By Prof. Berniemack Arellano
I have been looking at the first images of the Grand Parade at Sinulog Festival in Cebu this year, and something is off or missing. Is it the backdrop of the old city that makes Cebu City vibrant and alive during the Fiesta Sundays?
Despite having a very small and cramped space, with its historical and cultural significance not only for Cebu but the entire nation, the Augustinans and Cebuanos still converge in this corner to celebrate the Novena Mass and the Fiesta Señor. Bisan katung naguba ang belfry tungod sa linog, the Mass is still celebrated there. Removing the Fiesta Señor from it because of the cramped space may also remove “the sense” of that place, too. I guess that is also my peg for the Grand Parade as well.
Though the Grand Parade has been celebrated in the so-called “Uptown Cebu,” a more spacious area north of “Downtown Cebu,” that part of the city has become contiguous with the city. Osmeña (Jones Avenue) Boulevard, along with Maxilom (Mango Avenue) Avenue had been perfect for the carousel route that the celebrations like has been.
Here are some scenes from uptown Cebu City in the old carousel route:
In similar cases, the old heritage buildings of Iloilo are the perfect backdrops not only during Dinagyang Festival, but other festivities too. Most people tend to be on the streets, rather than the performance areas, so are photographers, tourists, and videographers. I guess they wanted to “feel” that happy vibe. Is it because of the crowd, the scenery, the acoustics? The “vibe” or diwa is somehow drawing—like the solemn foot procession done on Visperas in Cebu, or even the Traslacion of the Poong Nazareno in the streets of Manila. I don’t like to use the word “infectious” in this era of post-pandemic world.
Member of the Tribu Kabog of Aklan’s Ati-Atihan as guests for the annual Dinagyang Festival in Iloilo City. Seen in the background is the International Hotel Building (S.Villanueva Building). The performances in this festivity is done at the city’s old heritage district since its inception in the 1960s.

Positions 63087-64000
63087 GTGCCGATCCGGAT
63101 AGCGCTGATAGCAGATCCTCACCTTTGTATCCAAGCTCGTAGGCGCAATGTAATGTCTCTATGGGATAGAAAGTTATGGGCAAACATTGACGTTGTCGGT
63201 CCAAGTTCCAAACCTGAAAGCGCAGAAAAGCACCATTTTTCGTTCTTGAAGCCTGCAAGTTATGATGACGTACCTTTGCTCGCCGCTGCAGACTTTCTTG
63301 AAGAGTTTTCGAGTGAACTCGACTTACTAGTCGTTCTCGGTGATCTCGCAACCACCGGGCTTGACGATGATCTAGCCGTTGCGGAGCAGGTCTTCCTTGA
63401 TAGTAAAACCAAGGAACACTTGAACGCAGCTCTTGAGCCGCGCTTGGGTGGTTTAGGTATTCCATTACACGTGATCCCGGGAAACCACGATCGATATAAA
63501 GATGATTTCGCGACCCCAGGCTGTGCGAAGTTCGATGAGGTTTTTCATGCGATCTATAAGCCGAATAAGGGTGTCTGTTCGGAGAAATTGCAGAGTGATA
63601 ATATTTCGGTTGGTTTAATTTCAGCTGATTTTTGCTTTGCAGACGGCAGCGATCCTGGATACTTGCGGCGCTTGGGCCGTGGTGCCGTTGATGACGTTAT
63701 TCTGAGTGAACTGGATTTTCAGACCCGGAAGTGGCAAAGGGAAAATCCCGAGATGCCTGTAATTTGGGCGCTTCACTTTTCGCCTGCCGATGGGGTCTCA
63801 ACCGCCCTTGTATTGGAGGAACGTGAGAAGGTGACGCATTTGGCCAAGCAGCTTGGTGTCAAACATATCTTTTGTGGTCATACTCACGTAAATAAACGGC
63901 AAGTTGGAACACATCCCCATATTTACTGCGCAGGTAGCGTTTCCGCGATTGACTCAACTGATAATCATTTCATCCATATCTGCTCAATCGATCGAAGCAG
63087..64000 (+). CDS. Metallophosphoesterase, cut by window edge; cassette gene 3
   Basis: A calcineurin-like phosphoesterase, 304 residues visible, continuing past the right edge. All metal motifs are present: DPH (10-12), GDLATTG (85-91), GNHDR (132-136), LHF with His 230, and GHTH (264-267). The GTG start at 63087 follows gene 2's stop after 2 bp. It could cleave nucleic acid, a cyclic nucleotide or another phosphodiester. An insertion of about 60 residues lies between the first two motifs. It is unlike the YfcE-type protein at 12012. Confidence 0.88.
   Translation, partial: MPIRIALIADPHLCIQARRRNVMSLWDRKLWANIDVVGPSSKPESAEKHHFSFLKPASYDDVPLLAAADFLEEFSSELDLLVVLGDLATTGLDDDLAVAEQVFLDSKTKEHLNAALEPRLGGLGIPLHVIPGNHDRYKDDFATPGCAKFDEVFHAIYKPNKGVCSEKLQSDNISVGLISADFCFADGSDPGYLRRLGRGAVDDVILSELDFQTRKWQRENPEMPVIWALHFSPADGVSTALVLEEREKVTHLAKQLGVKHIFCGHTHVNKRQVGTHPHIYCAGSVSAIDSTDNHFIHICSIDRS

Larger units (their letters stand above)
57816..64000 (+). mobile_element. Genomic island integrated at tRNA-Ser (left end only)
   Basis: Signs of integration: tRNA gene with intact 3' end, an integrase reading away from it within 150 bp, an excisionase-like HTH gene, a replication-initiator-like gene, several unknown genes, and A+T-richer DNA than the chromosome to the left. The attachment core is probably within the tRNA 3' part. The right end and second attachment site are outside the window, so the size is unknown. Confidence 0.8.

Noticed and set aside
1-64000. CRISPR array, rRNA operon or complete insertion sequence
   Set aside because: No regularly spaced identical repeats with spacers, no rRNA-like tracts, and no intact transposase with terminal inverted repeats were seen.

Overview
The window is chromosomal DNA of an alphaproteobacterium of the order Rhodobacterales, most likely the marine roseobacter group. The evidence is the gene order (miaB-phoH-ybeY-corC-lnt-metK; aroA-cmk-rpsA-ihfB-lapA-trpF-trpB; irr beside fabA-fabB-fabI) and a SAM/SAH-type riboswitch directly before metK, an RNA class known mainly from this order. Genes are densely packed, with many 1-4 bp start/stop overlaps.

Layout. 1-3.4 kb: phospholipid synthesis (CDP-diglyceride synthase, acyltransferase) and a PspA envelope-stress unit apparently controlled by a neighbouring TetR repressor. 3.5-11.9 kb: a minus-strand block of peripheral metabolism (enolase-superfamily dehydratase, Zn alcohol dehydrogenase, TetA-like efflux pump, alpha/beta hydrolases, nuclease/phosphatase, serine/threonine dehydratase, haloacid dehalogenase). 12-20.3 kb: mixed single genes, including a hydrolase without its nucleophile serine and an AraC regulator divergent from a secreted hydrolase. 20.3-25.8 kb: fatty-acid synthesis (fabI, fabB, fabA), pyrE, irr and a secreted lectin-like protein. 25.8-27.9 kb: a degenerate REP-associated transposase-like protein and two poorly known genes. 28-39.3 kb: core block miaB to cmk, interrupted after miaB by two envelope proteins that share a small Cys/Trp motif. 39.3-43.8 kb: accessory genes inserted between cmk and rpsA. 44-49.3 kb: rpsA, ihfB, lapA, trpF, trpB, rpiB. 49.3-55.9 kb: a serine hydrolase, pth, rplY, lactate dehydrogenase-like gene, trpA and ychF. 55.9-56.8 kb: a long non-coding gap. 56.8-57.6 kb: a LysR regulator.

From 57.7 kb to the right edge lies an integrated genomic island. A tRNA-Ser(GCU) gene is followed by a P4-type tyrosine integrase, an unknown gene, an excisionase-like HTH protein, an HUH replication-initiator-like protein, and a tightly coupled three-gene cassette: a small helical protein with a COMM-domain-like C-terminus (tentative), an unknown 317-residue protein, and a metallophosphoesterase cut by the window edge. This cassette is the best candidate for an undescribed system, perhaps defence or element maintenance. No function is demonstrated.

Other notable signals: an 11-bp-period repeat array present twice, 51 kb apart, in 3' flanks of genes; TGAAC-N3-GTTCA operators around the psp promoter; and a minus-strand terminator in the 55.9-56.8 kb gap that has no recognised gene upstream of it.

The crowd, the cramped space, and the scenery makes a festivity and the place lively and vibrant—in photos and in-person. There is a certain charm when celebrations are held in older parts of the city. As if it is a manifestation of its identity, diwa, and kabuluhan. I guess the antiquity of the place is a product of centuries and generations of histories and stories that makes celebrations and commemorations significant to one’s place and people. Downtowns and town/city centers were made because it is a convergence point of people. There is a risk of isolating the celebrations and making it more inaccessible to the greater public, when we move these practices away from its origins. The essence of social rituals and traditions suddenly become foreign.
P.Del Rosario Street, or USC Downtown Campus, demarcates two of urban Cebu’s areas: The Uptown Cebu, which is often associated with wider avenues and streets and affluence, and Downtown Cebu, often associated with the historical part of the city as well as narrow roads and urban decay in some parts. This road is often the border of the Grand Parade. (Photo taken in 2020)
Let us see how SRP as a main venue of the parade will come out this year. I guess, just like Uptown Cebu was in the 1980 and 1990s, development and access to the space would gradually come over in this newer area of the city. Still, my heart belongs to the older carousel route. I guess I’m old school.
Colon Street at Downtown Cebu City during the Solemn Procession at 2020 Sinulog.
However, I am still glad that the true reason of the festivities, the Novena Mass and the Fiesta Señor, and the Santo Niño de Cebú itself, remain at the heart of the old city.
¡Viva Pit Señor sa atong tanan!
Photos from Sinulog Festival in Cebu in 2020, Dinagyang from 2014. This was first published in https://www.habagatcentral.net
(Bernardo “Berniemack” Arellano III is an Assistant Professor of History at the Department of Social Sciences of the College of Arts and Sciences of the University of the Philippines Los Baños. He graduated with a Master of Science in Geography degree at the University of the Philippines Diliman in 2019, and took his Bachelor’s Degree in History at the University of the Philippines Visayas in Iloilo in 2006. He takes interest in the merger of history and geography through placemaking practices and “sense of place” in the more localized or Filipino perspective. He served the Philippine national government as a Senior Registry Coordinator for Local Governments on the Philippine Registry of Cultural Property with the Philippine Government through National Commission for Culture and the Arts. It involves coordination and facilitation of the creation of local cultural inventories nationwide. Arellano has been in this sector since 2008 as an advocate for promoting and preserving cultural heritage of the country)